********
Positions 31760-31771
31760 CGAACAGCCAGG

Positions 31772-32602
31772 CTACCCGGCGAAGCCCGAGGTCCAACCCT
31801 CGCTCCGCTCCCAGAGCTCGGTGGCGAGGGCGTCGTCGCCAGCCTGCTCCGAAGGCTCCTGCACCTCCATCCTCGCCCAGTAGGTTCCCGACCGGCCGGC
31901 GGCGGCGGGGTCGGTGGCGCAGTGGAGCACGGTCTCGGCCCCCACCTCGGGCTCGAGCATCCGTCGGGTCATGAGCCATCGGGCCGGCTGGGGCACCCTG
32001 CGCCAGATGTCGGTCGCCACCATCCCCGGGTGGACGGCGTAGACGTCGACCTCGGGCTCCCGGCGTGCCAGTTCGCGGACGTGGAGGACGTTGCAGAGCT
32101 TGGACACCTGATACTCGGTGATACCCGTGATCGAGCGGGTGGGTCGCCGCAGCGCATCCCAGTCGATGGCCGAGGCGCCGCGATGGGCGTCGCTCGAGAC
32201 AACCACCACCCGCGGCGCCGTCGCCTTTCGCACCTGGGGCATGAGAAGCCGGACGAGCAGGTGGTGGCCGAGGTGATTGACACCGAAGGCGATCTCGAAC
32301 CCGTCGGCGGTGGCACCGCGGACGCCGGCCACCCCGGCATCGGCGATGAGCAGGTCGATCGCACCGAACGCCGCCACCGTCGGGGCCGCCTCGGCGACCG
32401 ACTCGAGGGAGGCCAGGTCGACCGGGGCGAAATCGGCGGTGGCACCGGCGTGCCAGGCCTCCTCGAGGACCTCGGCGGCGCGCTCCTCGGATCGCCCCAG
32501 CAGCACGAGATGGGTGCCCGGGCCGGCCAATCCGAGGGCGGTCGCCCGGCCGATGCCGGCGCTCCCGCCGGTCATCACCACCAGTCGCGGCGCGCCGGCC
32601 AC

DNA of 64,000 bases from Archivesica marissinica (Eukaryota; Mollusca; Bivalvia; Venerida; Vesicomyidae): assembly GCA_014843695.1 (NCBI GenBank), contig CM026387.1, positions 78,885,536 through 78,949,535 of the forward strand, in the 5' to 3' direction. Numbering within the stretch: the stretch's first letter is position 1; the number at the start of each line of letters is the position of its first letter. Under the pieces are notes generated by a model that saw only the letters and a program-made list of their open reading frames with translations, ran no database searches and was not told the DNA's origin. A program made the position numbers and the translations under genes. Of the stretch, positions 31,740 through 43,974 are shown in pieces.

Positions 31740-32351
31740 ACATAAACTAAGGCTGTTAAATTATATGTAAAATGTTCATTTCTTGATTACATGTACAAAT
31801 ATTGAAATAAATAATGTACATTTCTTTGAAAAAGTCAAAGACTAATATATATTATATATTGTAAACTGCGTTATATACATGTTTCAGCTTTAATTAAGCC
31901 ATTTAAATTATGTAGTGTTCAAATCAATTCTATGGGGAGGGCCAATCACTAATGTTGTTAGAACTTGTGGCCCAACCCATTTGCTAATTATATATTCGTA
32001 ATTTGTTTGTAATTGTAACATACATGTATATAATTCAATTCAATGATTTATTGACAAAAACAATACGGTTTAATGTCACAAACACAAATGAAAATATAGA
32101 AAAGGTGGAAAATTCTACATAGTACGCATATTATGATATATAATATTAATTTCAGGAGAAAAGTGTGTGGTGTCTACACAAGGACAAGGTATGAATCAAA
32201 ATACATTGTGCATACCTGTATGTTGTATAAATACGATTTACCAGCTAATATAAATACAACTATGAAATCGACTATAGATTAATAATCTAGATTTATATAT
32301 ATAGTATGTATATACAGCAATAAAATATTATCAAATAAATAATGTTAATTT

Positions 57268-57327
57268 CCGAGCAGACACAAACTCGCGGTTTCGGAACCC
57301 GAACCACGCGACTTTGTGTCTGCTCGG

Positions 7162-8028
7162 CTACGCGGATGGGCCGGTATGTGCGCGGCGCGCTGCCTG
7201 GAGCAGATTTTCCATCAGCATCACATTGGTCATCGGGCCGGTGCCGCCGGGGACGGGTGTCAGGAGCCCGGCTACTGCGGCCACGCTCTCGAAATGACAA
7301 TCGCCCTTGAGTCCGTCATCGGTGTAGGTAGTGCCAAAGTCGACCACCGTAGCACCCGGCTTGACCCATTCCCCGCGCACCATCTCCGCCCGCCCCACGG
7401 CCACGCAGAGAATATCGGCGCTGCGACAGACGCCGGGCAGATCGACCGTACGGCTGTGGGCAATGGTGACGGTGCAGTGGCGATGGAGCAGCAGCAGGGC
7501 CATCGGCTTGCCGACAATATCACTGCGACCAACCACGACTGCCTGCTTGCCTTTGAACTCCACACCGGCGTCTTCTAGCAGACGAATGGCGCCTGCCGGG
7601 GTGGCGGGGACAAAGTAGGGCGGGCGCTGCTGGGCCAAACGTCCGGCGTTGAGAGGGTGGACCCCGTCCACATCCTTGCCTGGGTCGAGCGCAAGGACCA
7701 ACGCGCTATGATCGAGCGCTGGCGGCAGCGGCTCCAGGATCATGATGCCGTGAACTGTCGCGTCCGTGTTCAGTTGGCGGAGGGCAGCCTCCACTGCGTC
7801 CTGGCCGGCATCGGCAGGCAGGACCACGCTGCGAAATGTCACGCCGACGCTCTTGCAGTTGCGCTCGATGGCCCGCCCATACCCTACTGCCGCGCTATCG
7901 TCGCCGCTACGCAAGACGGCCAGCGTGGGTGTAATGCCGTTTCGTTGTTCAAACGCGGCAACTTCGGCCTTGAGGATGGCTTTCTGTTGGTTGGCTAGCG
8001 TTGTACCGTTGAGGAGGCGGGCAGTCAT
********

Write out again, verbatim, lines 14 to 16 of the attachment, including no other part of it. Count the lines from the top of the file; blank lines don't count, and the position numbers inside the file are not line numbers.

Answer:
DNA of 64,000 bases from Archivesica marissinica (Eukaryota; Mollusca; Bivalvia; Venerida; Vesicomyidae): assembly GCA_014843695.1 (NCBI GenBank), contig CM026387.1, positions 78,885,536 through 78,949,535 of the forward strand, in the 5' to 3' direction. Numbering within the stretch: the stretch's first letter is position 1; the number at the start of each line of letters is the position of its first letter. Under the pieces are notes generated by a model that saw only the letters and a program-made list of their open reading frames with translations, ran no database searches and was not told the DNA's origin. A program made the position numbers and the translations under genes. Of the stretch, positions 31,740 through 43,974 are shown in pieces.

Positions 31740-32351
31740 ACATAAACTAAGGCTGTTAAATTATATGTAAAATGTTCATTTCTTGATTACATGTACAAAT